This post contains references to products from one or more of our advertisers. We may receive compensation when you click on links to those products. For an explanation of our Advertising Policy, visit this page.
TPG reader Adam emailed me to ask about buying discounted travel:
“What do you think of buying airfare from a points and miles broker?”
In January, I cautioned readers against selling travel rewards to mileage brokers, but when Adam’s question showed up in the TPG inbox, I realized I hadn’t addressed the other side of the equation.
The most valuable award redemptions (on a per-point basis) tend to be for premium flights and top-tier hotels. When a first-class flight that normally costs $12,000 can be had for 70,000 points and around $500 in taxes and fees (rates are a hair higher after Aeroplan’s recent devaluation), there’s tremendous value to be found. Even if you wouldn’t be willing to pay the normal cost, it’s clear that award travel creates opportunities to explore the world in ways that might otherwise be unaffordable.
Mileage brokers capitalize on this by purchasing points and miles (generally for much less than what they’re worth), and then selling premium awards at a steep discount from the retail price. For example, a broker might pay $1,000 for those 70,000 points mentioned above, and then sell that first-class ticket for $4,000. That seems like a pretty good deal for the buyer, and I’ll admit that purely in terms of value, buying from a broker is definitely better than selling to one. However, the downside is very much the same, and once again I advise strongly against it.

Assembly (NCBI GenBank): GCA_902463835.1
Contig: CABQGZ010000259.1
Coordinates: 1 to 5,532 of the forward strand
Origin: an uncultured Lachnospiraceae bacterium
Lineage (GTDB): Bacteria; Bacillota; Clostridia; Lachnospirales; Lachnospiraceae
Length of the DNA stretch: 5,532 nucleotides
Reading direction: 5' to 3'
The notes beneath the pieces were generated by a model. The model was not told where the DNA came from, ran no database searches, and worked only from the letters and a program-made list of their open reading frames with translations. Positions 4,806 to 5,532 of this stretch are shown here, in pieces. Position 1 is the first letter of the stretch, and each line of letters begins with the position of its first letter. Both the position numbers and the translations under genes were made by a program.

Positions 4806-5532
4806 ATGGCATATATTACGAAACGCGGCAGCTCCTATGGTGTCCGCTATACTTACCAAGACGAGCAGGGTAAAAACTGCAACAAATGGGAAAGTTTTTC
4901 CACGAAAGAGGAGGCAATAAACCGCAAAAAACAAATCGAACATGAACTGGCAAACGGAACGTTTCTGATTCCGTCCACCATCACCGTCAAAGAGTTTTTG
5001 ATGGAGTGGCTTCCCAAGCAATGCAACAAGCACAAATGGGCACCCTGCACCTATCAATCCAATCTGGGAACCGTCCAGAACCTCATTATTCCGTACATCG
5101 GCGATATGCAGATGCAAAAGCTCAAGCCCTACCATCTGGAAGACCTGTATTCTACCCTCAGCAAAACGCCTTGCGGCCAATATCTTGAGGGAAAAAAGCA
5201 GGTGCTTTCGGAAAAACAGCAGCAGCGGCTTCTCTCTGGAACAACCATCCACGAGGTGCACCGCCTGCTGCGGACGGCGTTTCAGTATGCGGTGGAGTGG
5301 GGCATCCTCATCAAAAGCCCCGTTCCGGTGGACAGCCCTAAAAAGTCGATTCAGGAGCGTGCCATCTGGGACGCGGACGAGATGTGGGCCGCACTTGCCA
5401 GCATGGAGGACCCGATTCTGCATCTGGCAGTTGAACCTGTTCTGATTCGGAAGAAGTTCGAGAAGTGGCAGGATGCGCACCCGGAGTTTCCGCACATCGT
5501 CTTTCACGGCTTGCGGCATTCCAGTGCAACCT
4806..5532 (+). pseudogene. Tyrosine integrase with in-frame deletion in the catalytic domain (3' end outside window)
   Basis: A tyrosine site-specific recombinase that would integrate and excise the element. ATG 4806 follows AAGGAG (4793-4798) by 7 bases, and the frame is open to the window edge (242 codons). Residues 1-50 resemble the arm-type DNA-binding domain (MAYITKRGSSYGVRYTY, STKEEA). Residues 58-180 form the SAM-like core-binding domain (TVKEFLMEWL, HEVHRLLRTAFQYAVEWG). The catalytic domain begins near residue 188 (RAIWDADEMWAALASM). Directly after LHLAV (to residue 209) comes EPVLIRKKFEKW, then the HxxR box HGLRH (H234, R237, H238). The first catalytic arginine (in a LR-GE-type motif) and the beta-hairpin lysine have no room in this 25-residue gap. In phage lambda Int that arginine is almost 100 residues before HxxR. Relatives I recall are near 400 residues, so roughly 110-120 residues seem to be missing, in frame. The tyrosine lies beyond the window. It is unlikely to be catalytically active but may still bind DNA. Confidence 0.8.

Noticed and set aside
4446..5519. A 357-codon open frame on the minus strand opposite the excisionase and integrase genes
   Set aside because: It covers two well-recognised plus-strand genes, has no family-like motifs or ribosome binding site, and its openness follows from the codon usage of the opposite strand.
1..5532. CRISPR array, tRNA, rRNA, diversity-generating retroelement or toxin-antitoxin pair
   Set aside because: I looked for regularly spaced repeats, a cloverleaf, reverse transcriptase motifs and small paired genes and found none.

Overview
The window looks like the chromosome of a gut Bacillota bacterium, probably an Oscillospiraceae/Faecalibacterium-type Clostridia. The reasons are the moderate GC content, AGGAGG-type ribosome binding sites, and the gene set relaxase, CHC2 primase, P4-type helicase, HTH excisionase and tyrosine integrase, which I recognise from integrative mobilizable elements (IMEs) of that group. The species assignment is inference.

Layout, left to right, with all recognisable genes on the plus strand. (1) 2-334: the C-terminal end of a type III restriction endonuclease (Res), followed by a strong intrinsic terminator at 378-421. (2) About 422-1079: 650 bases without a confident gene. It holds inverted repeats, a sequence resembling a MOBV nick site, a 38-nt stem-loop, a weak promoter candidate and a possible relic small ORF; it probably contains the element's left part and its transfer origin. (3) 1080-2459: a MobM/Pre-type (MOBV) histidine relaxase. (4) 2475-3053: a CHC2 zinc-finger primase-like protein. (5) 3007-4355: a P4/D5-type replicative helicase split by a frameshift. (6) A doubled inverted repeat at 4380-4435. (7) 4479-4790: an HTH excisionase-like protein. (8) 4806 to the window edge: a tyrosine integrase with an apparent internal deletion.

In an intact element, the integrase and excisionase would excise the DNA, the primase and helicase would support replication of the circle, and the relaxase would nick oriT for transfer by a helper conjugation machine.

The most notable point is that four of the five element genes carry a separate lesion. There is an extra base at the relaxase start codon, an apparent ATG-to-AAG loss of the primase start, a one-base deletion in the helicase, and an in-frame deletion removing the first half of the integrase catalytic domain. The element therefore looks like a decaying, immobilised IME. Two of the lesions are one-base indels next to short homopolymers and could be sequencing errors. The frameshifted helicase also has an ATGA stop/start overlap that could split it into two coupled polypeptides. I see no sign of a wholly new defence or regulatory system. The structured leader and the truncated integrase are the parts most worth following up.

Loyalty programs frown on mileage brokering; if you’re caught, you may be penalized no matter which side of the transaction you’re on. For example, consider this section of the Delta SkyMiles rules and conditions:
“… tickets obtained through prohibited sale or barter transactions are VOID, invalid for travel, and will be confiscated. Persons trying to use such tickets will not be permitted to travel unless they purchase a ticket from Delta at the applicable fare.”
If you buy airfare through an unauthorized channel, it could be canceled. When that happens, you’ll be left with no ticket and the prospect of trying to get your money back from the broker. The discount doesn’t look nearly as attractive from that angle.
It’s easy for me to say this because I’ve been honing my award travel skills for years, but I think you’re way better off learning the ropes and figuring out how to book those premium awards for yourself. As the saying goes, if you sell people international first-class tickets for $4,000, they’ll fly wherever they want for a day; if you teach them how to play the award travel game, they’ll fly wherever they want for a lifetime!
Chase Sapphire Preferred® Card
|Intro APR||Regular APR||Annual Fee||Balance Transfer||Credit Rating|
|N/A||16.24%-23.24% Variable||Introductory Annual Fee of $0 the first year, then $95||See Terms||Excellent Credit|